The best players today are all on the PDC circuit but Adams shrugs when asked if Taylor and Michael van Gerwen are the greatest he has faced? “They’re great on their day and when they’re hitting it they’re unbeatable. But for me the greatest player of all time is Eric Bristow [who won five world titles compared to Taylor’s 16]. Eric got to two world finals with dartitis [the equivalent of the yips in golf]. He didn’t win either but that shows his true grit.”

Adams is less glowing towards Taylor, whom he played against so often before they ended up in the rival BDO and PDC camps. It’s hard to imagine Taylor emulating Adams by playing in the local leagues for free. “Not really, no,” Adams agrees. “I’m not sure he’s got any mates to be honest. He’s a great dart player, Phil, but he’s not someone I’d ring up and say: ‘Do you fancy a beer?’ because he’d only want to talk about darts. That would bore me.”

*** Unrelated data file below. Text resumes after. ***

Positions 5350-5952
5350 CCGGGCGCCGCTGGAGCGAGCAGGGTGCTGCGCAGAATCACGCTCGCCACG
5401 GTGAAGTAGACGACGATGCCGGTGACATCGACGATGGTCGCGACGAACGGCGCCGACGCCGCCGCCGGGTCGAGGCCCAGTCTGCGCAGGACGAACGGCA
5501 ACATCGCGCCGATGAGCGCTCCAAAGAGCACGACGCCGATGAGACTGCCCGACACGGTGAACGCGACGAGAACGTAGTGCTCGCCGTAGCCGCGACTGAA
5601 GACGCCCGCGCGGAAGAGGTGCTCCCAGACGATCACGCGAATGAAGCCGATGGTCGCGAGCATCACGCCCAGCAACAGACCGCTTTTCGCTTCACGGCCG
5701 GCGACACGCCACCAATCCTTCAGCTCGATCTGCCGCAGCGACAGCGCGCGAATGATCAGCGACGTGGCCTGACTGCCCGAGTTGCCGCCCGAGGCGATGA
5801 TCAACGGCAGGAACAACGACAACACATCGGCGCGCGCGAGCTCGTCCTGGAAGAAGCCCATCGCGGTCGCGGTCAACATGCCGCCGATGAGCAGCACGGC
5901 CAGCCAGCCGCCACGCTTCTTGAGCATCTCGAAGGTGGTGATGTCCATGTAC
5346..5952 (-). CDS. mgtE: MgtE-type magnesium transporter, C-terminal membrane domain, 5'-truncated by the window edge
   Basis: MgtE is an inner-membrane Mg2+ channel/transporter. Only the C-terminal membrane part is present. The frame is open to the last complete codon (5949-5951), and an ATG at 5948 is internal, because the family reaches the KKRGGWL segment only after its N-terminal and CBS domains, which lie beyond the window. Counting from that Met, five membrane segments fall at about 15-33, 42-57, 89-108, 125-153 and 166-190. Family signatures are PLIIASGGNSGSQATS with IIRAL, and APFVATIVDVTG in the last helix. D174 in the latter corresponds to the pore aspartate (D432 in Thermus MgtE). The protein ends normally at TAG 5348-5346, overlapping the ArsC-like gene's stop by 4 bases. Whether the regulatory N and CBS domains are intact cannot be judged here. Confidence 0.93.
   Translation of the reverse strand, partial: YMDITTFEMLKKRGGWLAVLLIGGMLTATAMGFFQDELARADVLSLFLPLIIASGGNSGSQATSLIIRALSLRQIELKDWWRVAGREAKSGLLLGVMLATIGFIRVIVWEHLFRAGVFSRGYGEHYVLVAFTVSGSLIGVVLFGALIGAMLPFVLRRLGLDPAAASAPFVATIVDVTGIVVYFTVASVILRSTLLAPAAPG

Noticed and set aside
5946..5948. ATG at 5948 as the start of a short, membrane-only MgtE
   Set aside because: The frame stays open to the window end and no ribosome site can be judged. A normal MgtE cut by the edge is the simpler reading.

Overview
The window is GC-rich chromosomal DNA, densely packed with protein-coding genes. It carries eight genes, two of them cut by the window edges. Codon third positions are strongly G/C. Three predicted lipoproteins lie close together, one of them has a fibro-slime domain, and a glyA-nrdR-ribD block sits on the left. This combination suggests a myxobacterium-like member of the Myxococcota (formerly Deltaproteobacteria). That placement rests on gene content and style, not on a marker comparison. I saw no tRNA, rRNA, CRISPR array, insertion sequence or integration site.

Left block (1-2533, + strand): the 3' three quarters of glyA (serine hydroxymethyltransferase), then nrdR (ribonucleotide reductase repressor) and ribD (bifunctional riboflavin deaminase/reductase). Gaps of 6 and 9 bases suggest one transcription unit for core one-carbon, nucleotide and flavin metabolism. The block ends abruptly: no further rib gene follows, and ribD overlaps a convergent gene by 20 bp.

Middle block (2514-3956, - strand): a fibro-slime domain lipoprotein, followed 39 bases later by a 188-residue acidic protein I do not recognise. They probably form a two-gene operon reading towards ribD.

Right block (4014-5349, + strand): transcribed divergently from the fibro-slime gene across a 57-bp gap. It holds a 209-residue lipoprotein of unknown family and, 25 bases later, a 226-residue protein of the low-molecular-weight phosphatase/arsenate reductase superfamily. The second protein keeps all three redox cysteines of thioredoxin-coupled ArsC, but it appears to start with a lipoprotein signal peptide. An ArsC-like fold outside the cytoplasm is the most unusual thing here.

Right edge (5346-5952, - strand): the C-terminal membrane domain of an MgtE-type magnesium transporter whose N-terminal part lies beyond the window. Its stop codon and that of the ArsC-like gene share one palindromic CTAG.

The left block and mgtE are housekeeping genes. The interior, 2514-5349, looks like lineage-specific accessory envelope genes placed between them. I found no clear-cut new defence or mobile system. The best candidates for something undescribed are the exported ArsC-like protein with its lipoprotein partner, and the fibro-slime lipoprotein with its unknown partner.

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He talks cheerfully about hoping to play county darts until he is 75 but Adams is more intent on raising awareness of cancer. Rightly praising the tests for cervical cancer in women, he laments the absence of screening for prostate cancer in men. “There’s a drive within Prostate Cancer UK to have a screening process implemented. That will happen.”

In the meantime, the Wolfman will keep fighting cancer. He opens his phone and shows me a photograph of his black van which has been painted with a huge Man of Men silver badge and the Prostate Cancer UK website. Adams planned to pay for the paintwork himself. “I went to see the people who will do it and I asked the young man for a quote. He said. ‘I had a word with the boss. He really likes it. Provided we can take some photos of the van with you, you can have it free.’”

Adams laughs when I say I can imagine him driving around in his Man of Men black van, blasting out his walk-on darts music, Hungry Like A Wolf. “I’ll always be hungry like a wolf. You’ve got to enjoy life, haven’t you? I think my van is going to be noticed. It’s definitely going to spread awareness about prostate cancer.”